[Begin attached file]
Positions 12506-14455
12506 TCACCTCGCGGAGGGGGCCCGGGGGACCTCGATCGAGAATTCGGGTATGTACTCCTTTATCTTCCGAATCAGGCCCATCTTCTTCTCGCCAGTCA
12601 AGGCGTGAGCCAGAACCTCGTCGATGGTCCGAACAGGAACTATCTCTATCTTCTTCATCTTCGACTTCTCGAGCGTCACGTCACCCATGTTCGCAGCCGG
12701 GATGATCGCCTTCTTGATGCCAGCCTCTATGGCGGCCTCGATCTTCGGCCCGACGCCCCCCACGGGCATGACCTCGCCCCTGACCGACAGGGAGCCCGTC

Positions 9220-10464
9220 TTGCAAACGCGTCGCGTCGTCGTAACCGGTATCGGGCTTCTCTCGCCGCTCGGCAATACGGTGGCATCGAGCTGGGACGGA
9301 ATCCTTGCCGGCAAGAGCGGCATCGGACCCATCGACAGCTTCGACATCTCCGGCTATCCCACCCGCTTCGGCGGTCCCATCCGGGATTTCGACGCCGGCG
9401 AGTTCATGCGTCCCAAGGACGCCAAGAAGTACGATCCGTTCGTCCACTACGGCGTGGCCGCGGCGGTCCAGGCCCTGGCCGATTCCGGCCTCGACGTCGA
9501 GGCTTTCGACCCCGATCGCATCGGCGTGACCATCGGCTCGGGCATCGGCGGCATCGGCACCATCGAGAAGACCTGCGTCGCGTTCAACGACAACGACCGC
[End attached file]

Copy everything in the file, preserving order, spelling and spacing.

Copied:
Positions 12506-14455
12506 TCACCTCGCGGAGGGGGCCCGGGGGACCTCGATCGAGAATTCGGGTATGTACTCCTTTATCTTCCGAATCAGGCCCATCTTCTTCTCGCCAGTCA
12601 AGGCGTGAGCCAGAACCTCGTCGATGGTCCGAACAGGAACTATCTCTATCTTCTTCATCTTCGACTTCTCGAGCGTCACGTCACCCATGTTCGCAGCCGG
12701 GATGATCGCCTTCTTGATGCCAGCCTCTATGGCGGCCTCGATCTTCGGCCCGACGCCCCCCACGGGCATGACCTCGCCCCTGACCGACAGGGAGCCCGTC

Positions 9220-10464
9220 TTGCAAACGCGTCGCGTCGTCGTAACCGGTATCGGGCTTCTCTCGCCGCTCGGCAATACGGTGGCATCGAGCTGGGACGGA
9301 ATCCTTGCCGGCAAGAGCGGCATCGGACCCATCGACAGCTTCGACATCTCCGGCTATCCCACCCGCTTCGGCGGTCCCATCCGGGATTTCGACGCCGGCG
9401 AGTTCATGCGTCCCAAGGACGCCAAGAAGTACGATCCGTTCGTCCACTACGGCGTGGCCGCGGCGGTCCAGGCCCTGGCCGATTCCGGCCTCGACGTCGA
9501 GGCTTTCGACCCCGATCGCATCGGCGTGACCATCGGCTCGGGCATCGGCGGCATCGGCACCATCGAGAAGACCTGCGTCGCGTTCAACGACAACGACCGC